Creality, Revisited

What separates success from disappointment (not failure, which is not as bad as being disappointed in yourself) is the ability to be OK with “not yet.” The sense of being an experimenter comes out as the strength to be satisfied with your creative output while knowing, at the same time, that you will do another round, and it will be different, and maybe even better.

Caption at the metro station in Victoria Station, London.

Caption at the metro station in Victoria Station, London.

I’ve covered creality several times, but this is the step after creality hits. (Creality is the term that T.J. Goerlitz introduced me to. It’s the gap between what is in your head and what you produce. )

This quote by Ira Glass  (host of This American Life) jumped out at me today, and it was perfect for my state of mind. Maybe yours, too.

“Nobody tells this to people who are beginners, I wish someone told me. All of us who do creative work, we get into it because we have good taste. But there is this gap. For the first couple years you make stuff, it’s just not that good. It’s trying to be good, it has potential, but it’s not. But your taste, the thing that got you into the game, is still killer. And your taste is why your work disappoints you. A lot of people never get past this phase, they quit. Most people I know who do interesting, creative work went through years of this.

We know our work doesn’t have this special thing that we want it to have. We all go through this. And if you are just starting out or you are still in this phase, you gotta know its normal and the most important thing you can do is do a lot of work. Put yourself on a deadline so that every week you will finish one story. It is only by going through a volume of work that you will close that gap, and your work will be as good as your ambitions. And I took longer to figure out how to do this than anyone I’ve ever met. It’s gonna take awhile. It’s normal to take awhile. You’ve just gotta fight your way through.”   ― Ira Glass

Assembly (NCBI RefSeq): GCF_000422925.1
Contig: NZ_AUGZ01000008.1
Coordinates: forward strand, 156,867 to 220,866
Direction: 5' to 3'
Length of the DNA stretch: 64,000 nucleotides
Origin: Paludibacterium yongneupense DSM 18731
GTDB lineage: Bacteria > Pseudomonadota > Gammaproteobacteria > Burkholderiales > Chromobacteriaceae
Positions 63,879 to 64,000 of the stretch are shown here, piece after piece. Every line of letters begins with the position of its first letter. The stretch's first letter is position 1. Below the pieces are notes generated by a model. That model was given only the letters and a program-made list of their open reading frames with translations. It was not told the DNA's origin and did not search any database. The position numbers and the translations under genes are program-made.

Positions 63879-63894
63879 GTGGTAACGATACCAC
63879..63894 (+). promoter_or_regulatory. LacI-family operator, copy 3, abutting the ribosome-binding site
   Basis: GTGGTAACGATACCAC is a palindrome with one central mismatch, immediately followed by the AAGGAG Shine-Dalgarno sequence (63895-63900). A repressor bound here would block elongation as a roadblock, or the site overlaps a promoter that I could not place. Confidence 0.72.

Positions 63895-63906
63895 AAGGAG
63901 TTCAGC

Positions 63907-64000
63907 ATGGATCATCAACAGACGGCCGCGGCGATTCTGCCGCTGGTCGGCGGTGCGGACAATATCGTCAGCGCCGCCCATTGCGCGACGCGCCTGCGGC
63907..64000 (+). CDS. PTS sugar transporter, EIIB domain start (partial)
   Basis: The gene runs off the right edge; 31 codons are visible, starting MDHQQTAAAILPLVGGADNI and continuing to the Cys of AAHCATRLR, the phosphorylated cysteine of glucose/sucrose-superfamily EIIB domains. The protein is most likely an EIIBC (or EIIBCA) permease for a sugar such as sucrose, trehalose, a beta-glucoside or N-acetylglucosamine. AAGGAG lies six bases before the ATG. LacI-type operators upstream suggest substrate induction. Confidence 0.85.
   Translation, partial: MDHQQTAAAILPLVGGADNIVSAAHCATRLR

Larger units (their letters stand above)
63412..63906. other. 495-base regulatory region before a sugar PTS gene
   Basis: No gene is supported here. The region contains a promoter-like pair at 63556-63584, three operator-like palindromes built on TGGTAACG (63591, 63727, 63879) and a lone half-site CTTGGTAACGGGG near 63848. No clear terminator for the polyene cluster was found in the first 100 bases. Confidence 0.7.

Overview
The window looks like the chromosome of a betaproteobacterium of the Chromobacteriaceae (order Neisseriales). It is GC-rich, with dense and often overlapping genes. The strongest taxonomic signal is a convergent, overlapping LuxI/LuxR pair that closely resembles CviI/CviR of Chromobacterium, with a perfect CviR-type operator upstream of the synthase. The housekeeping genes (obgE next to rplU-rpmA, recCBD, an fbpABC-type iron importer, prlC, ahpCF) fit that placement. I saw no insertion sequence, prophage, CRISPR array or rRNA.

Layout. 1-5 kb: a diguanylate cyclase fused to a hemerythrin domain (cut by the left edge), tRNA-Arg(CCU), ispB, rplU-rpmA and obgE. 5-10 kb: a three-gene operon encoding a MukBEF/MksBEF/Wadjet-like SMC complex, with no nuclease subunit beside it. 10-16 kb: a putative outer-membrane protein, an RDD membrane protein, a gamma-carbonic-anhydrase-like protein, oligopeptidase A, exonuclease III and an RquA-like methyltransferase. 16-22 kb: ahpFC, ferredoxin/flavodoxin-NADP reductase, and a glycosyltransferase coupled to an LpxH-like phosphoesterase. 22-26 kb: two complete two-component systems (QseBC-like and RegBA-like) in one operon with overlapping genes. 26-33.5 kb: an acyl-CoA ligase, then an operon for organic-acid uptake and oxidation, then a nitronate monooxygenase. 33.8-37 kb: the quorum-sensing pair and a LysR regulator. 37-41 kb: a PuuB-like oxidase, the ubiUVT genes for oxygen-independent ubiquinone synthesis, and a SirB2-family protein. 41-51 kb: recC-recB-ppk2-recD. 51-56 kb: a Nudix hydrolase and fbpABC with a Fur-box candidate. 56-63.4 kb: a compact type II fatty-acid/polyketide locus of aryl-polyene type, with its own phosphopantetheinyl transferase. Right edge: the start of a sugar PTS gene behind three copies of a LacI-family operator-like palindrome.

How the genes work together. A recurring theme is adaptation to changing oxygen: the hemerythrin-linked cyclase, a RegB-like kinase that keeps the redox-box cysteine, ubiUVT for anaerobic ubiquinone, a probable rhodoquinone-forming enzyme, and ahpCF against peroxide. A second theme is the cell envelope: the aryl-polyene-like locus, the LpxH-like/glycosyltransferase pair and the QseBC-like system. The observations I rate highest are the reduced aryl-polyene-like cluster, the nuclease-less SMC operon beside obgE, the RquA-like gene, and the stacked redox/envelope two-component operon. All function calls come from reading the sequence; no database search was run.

-Quinn McDonald is a writer and art journaler. She’s still fighting.

13 thoughts on “Creality, Revisited

  1. I want you know how much your daily emails and your sharing so many ideas and topics with us, and of course, your books, mean to me…
    Ira’s quote from you today, is now pasted on front page and back of my current writing journal, hung on my wall, and I have extra copies printed to paste in future journals. I will go back and forth forever on how to more honestly merge my whirlwind, squirrelly, lengthy writing into meaningful art on my journaling pages, yet not copy someone else’s way … I am slowly discovering patience and my own meandering way from morning pages to a word art page of meaning a day. Your first book, Raw Art Journaling, and your daily emails are monumental springboards of encouragement and inspiration. I will be getting your second book as soon as I finish the first. (But each of your exercises spark so many ideas, I may never finish your first book!)
    Reading your daily emails for this past year has been a wondrous journey of enthusiasm and encouragement to try a lot of things…Thanks Quinn, for your courage to create and your courage to share your world of creation with the rest of us. Kay

  2. Wow, Quinn, this was an eye opener. I’ve struggled with this “gap” my whole life. I always thought it was my left brain getting in the way. It took me years to decide I could do something “artsy” and I still go through periods of withdrawal because “I’m not good enough”. Knowing that perseverance is the key to closing The Gap will help me
    “hang in”.

    • A long time ago, I learned an artist’s prayer. I think it was even Julia Cameron who said it–“Lord help me do the quantity and the quality will take care of itself.” The more we practice, the better we get.

  3. Oh, I so needed to read this! I’m taking an art sabbatical next week (here at home) to work on my artwork for a specified number of hours each day. I keep struggling with, “We know our work doesn’t have this special thing that we want it to have.” I have to remember to keep pushing through and keep doing the work. It will eventually all come together.

  4. OMG YES!!!!!!
    When you explain to someone that you’re not good enough yet to create what you see in your mind’s eye, they often think you’re fishing for compliments, having a bout of false modesty, or being disingenuous.

    It’s best just to struggle through to mastery. Like you, Quinn, I’m still struggling, with a breakthrough here or there, just to keep the carrot dangling.

  5. This is why it’s so difficult for adults to begin learning a musical instrument … kids are thrilled with what they produce but adults apply a filter of critical listening to their squawks and squeaks.

  6. I struggle with the gap every single day…but I really do believe it’s getting a tiny little bit smaller every day too. I wish someone had told me sooner that perseverance was the key, but luckily for me I’m just super stubborn. I enjoy the process much more than the results, with just enough success to keep me motivated. And we all get lots of motivation here too Quinn.

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